Tuesday, December 17, 2013

To Distort or Not to Distort, Charts and Graphs Edition

Both "sides" can do it. What we'll visit today is how statistics can be graphed to create a narrative that supports your political or policy views. In this case, the question is how Barack Obama led to more debt, or whether he did at all.

First, let's look at, in my view, a proper representation of Obama's performance regarding debt. Did he cause a huge spike in debt, or did he inherit a lot of debt and then add less than other presidents have in the past? Here's the chart I find accurate:

Barack Obama inherited a very elevated deficit from George W. Bush. That deficit was maintained for a number of years, partly due to a number of automatic stabilizers, such as unemployment insurance, welfare benefits, tax credits, and food stamps. These programs can go up in cost automatically as the number of those in need increase. Deficits arise when the government wishes to continue programs to keep the economy stable by maintaining aggregate demand. This spending is not always throwing good money after bad. Every dollar of aid is money that is pumped into an economy that sorely needs to avoid precipitous drops in economic activity. So it's a two-fer, in that badly needed aid helps citizens that then spend it into the economy. (Though deficits are not always about maintaining economic levels. Sometimes, as with many Republican presidents, deficits are driven by higher defense spending and tax cuts.)

Another look at the same data tells another kind of story:

This is very much the same data, but the story it tells is that Obama did not increase spending the way George W. Bush did in all of his years, though Obama has not reduced much spending either. A case can -- and should, from my perspective -- be made that spending should have increased as stimulus at a time when rates were low (below zero, in fact) and infrastructure spending would have lifted the economy, with a resulting increase in government revenues from taxes. Nonetheless, this chart shows that Obama has not been a big spender.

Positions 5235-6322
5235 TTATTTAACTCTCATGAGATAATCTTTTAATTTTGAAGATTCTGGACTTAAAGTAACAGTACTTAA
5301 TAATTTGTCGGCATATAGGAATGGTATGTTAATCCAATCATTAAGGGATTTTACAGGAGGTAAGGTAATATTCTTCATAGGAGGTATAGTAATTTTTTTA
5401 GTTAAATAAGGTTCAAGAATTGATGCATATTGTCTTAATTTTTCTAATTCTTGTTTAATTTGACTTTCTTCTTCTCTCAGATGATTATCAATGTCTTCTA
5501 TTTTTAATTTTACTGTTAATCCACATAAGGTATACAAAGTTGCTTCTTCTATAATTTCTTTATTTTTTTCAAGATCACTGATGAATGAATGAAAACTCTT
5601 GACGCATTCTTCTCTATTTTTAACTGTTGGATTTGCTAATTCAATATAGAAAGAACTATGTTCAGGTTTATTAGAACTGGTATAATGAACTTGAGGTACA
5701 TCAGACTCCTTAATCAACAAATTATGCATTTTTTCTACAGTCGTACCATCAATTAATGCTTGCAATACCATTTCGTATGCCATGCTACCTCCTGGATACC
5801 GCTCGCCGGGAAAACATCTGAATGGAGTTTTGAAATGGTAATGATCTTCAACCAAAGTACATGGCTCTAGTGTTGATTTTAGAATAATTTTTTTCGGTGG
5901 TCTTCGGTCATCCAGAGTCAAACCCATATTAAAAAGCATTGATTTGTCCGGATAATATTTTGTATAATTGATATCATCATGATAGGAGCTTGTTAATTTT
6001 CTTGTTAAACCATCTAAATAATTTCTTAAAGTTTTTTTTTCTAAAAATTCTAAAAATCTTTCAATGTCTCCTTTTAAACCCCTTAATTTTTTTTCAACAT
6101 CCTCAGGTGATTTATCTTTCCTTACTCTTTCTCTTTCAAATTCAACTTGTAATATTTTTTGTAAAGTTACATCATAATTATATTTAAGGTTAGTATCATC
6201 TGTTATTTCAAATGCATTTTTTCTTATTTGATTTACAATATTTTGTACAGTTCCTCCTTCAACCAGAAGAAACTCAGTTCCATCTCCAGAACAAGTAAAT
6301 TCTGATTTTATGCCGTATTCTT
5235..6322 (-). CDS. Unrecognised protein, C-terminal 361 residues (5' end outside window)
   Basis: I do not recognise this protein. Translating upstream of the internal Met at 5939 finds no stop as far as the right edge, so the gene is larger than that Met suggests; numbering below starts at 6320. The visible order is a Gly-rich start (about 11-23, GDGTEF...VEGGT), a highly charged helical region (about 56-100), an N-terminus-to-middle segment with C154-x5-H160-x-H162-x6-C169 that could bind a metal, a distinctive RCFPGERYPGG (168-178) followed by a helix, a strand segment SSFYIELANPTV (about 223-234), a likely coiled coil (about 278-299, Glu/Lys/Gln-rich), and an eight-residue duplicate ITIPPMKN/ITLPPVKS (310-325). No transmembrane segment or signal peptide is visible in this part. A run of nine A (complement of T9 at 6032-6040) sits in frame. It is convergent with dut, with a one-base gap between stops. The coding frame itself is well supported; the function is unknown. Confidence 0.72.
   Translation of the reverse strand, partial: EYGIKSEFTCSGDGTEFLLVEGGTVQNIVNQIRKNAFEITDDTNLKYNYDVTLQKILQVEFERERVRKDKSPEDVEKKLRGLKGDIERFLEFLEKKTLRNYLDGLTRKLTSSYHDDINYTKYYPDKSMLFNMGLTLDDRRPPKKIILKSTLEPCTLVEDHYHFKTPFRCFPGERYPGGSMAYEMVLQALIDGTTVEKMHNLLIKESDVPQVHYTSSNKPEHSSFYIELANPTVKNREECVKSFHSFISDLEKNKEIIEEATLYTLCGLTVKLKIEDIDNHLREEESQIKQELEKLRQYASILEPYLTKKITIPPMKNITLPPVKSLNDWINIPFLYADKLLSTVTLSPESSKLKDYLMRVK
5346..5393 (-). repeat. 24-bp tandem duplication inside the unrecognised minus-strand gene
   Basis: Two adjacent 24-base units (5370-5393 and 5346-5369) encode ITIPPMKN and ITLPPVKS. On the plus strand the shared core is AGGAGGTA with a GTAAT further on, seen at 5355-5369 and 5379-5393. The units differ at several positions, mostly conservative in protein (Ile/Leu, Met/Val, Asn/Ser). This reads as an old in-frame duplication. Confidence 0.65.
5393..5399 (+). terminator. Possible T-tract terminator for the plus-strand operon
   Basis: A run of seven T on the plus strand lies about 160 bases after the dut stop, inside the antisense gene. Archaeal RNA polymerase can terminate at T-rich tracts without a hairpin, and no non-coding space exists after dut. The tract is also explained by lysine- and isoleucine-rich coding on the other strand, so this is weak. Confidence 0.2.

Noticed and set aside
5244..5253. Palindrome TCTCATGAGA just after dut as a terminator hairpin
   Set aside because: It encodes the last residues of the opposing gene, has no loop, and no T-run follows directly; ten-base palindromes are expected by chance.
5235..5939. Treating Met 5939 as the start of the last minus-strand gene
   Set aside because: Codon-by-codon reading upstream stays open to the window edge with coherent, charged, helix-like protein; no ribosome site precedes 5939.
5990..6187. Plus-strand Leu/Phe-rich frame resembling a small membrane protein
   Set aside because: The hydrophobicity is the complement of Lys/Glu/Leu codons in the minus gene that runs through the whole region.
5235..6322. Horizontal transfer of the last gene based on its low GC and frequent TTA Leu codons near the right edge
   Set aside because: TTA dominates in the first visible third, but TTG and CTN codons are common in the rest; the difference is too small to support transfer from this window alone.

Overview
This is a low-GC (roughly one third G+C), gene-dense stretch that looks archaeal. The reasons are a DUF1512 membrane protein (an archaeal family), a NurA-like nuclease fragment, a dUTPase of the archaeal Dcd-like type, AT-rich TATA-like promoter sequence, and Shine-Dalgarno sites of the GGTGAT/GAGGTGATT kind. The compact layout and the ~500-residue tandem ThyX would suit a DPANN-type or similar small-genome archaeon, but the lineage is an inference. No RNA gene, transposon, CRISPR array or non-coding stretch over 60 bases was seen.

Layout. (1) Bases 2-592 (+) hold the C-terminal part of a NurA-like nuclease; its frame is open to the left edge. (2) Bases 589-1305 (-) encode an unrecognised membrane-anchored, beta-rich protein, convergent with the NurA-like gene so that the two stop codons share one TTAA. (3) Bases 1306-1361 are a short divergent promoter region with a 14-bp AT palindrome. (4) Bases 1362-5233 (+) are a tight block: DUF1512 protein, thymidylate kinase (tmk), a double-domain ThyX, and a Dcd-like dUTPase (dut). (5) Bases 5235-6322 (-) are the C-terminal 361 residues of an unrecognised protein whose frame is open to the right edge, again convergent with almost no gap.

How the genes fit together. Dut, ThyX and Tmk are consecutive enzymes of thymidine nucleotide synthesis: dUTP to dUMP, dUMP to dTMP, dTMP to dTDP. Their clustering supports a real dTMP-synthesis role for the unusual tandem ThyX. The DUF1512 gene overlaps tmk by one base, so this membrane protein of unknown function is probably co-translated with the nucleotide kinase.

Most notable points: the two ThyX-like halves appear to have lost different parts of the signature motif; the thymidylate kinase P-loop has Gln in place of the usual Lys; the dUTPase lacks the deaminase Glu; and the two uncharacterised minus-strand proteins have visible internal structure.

Now, let's look at a bit of a deceptive chart:

This chart shows the relative rise in debt for five presidents. It's true as far as it goes, but it doesn't represent an increase in the national debt as commonly understood. This shows all publicly held debt, also known as "gross federal debt," which includes debt held by the public. This also includes consumer debt. Consumers grew their share of debt under George W. Bush and have deleveraged during Obama's time. So it looks like the "debt" has gone down under Obama. Technically this is true, but it's not true about the national debt, which has soared under Obama.

Obama's soaring deficits were inherited from the Great Recession under George Bush. A strong case -- already made in this piece and firmly held to be true by non-austerians -- can be made that the federal government had no choice but to maintain these spending levels, which have gone down because of the sequester and lessened in terms of debt by the modest tax increases brought on by the expiration of the upper-end Bush tax cuts.

The point is the chart is misleading. It's unnecessarily misleading because the case for Clinton and Obama not raising spending and debt as much as the three Republicans in the chart can be made with distorting data. But to see how statistics in charts and graphs can really distort the truth for a political point, let's look at what the Heritage Foundation has produced to trash Barack Obama.

The distortion here is that the deficits handed off to Obama by Bush are attributed to Obama as if he created them. No, he inherited them, and since then they've started to fall and continue to fall. But if we don't want to show that Obama's deficits are falling, we project way into the future what spending on defense, Social Security, and Medicare will do to our national debt if we don't increase revenue -- which we can, by the way, to pay for them.

This is distorting data two ways: One, it represents all public debt as being the same as national debt, which is different, and two, it projects bad new out to make it look as if Obama and the Democrats -- the liberal "big spenders" -- are destroying our children's future. That future doesn't happen if the right choices are made.

But let's rub it in:

Sure, project high debt out as far as the eye can see and it looks pretty grim. And this is our future because ???

To finish this data fest, here's Obama's recent falling deficits. One look:

This shows that deficits rose under Johnson (Vietnam), Ford (stagflation), Reagan and Bush I (defense spending, tax cuts), and Bush II (defense spending, tax cuts, Great Recession). Shortly after Obama took over, deficits began to fall precipitously, mostly because of the economic recovery, albeit slower than hoped because of austerity politics. Another look:

Deficits resulted from the Great Recession and have been falling ever since and are projected by the CBO to continue to fall. Why?

Job growth, of course. 2013 (stats not included here) has seen continued tepid job growth. It's not enough to get us back to full potential, but it is helping to fix the deficits, for now.

Yes, I make the case that things have gotten better (slowly) under Obama. Distorted data graphs can make things look worse (or better). Moral? Look at how the chart or graph is put together and who's constructing it. People have agendas, and people will distort.

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